The (virtual) Millennial Donor Summit is tomorrow and there is soooo much to look forward to. Here’s what my radar will be hunting for…
Can virtual conferences really ‘work’?
I’m excited to truly test the ‘virtual conference’ concept. I know it’s been attempted before in a variety of ways but from my sneak peak of the exhibit hall, session rooms, panel discussions, video chats and the awesome booth I get to set up (complete with banners, videos, contests, brochures and more), this might be the greatest professional development experience ever.
Why? Not only will I be engaging with hundreds of professionals from around the country in a personal and technology-driven environment, but I’ll save thousands of dollars on travel, food and lodging; I don’t have to fight people for outlets or charging stations; I can attend from anywhere, wearing anything and the fact that I get access to the sessions I decide against for up to a year afterwards.
I love conferences because they include two of my favorite things. Learning and meeting new people. As much as I hope to offer the attendees from my humbled ‘official blogger’ position (alongside esteemed nonprofit bloggers Beth Kanter, Katya Andreson, Kivi Leroux Miller and Amy Sample Ward) I hope to learn a TON from the presentations and follow up conversations. Conferences are a chance to strap a rocket-pack to your professional development, network and resource file – and MDS11 should be no different.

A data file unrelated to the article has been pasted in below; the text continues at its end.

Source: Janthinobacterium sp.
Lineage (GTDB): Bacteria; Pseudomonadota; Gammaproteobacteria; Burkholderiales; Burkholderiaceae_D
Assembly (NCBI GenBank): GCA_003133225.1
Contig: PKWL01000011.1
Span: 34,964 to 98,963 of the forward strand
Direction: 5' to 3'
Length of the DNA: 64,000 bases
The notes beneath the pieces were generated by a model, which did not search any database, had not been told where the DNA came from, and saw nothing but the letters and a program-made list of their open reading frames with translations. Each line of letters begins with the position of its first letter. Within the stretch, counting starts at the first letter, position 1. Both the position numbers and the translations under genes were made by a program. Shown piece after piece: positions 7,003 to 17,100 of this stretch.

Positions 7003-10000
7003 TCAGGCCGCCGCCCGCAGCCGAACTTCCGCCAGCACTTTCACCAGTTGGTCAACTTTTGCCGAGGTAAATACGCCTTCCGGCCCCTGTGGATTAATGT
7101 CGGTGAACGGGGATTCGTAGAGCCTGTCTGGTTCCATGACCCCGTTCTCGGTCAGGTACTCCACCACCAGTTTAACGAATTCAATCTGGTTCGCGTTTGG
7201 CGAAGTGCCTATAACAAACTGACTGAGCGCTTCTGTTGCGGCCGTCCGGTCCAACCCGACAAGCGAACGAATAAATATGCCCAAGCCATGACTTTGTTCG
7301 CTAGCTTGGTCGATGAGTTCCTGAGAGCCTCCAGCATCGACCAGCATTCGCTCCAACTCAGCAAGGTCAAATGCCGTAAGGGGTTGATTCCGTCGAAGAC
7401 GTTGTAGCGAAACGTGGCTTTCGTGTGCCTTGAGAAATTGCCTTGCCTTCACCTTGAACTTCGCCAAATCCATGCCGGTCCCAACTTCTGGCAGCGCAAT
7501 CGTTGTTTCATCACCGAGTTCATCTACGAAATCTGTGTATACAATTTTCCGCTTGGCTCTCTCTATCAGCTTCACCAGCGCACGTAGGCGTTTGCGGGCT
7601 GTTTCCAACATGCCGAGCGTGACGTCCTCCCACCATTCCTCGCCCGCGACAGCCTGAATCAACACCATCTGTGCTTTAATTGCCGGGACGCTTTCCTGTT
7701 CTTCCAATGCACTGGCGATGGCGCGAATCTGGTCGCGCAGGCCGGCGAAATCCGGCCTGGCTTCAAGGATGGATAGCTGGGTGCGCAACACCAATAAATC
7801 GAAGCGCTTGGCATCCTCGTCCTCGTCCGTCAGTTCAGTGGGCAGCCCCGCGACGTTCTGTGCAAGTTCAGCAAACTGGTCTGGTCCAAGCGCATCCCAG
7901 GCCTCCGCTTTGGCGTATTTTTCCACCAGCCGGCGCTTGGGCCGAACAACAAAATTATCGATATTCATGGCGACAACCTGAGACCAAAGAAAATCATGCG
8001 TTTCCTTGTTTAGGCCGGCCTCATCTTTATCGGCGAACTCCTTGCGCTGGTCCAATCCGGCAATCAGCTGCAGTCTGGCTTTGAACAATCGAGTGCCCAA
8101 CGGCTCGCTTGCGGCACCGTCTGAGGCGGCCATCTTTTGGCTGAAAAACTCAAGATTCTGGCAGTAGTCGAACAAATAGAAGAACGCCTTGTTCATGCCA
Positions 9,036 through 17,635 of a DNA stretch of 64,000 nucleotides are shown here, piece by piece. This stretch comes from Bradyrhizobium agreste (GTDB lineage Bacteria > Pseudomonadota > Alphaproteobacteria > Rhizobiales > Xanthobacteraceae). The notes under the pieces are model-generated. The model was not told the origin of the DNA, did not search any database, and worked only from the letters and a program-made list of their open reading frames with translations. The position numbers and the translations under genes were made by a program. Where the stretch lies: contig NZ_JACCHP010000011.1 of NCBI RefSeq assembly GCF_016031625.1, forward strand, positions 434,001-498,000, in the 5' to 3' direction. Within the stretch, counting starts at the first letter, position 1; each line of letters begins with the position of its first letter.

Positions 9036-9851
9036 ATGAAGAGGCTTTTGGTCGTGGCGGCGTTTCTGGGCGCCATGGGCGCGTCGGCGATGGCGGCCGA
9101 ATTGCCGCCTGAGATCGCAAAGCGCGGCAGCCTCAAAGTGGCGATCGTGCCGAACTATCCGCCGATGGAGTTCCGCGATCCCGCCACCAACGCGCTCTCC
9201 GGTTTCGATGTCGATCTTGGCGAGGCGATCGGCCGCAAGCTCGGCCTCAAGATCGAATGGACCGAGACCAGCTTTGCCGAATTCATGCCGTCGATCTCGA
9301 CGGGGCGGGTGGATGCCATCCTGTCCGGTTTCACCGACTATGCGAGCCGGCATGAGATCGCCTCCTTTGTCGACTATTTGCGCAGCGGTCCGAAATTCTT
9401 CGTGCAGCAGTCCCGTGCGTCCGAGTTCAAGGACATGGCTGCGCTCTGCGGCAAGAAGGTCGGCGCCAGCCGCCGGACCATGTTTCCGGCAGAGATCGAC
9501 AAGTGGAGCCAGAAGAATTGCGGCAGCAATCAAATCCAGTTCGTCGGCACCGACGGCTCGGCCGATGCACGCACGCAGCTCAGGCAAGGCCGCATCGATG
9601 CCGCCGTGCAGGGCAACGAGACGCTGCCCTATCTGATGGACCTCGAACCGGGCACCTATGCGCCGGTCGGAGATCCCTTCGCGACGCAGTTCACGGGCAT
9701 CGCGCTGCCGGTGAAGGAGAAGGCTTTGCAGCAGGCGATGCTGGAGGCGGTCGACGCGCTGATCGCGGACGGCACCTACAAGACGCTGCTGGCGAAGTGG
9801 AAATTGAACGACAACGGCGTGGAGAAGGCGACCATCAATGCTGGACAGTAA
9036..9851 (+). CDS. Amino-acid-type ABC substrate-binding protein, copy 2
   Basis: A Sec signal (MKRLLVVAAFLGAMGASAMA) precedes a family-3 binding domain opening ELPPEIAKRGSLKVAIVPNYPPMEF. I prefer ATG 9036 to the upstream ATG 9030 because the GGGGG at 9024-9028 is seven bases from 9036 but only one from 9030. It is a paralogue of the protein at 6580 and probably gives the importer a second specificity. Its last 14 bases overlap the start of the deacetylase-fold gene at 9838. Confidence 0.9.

Emerging thought leaders
When people get together, thought leaders are developed. Don’t get me wrong, I still truly value the expertise of fundraising education pillars Adrian Sargeant, Ken Burnett, Simone Joyeaux and others (see @marcapitman‘s recent #fundcoaches Twitter stream with @thattomahern). But social media gives everyone megaphones and I always love to see who steps up at conferences and challenges the status quo (how dare they!), creates discussion and fosters true engagement.
True value of Millennials
In fundraising nerd-speak, we talk about ‘Donor Lifetime Value’ (DLV) as the total value a donor brings to an organization during their lifetime. It allows us to justify the $50 we spend to raise $25 from them in the first year – knowing that our investment will pay off as they continue to support the organization. We also use DLV and ‘stewardship’ as a way to justify investing time and money into building relationships with those who may not currently have cash to share or liquidity in their assets. The usual argument is that investing in millennials now will pay off 10+ fold down the road. I even made this argument last week. However, with their interest and ability in mobilizing and doing good, dance marathons and lemonade stands can raise millions in one day. Who says millennials aren’t serious donors now?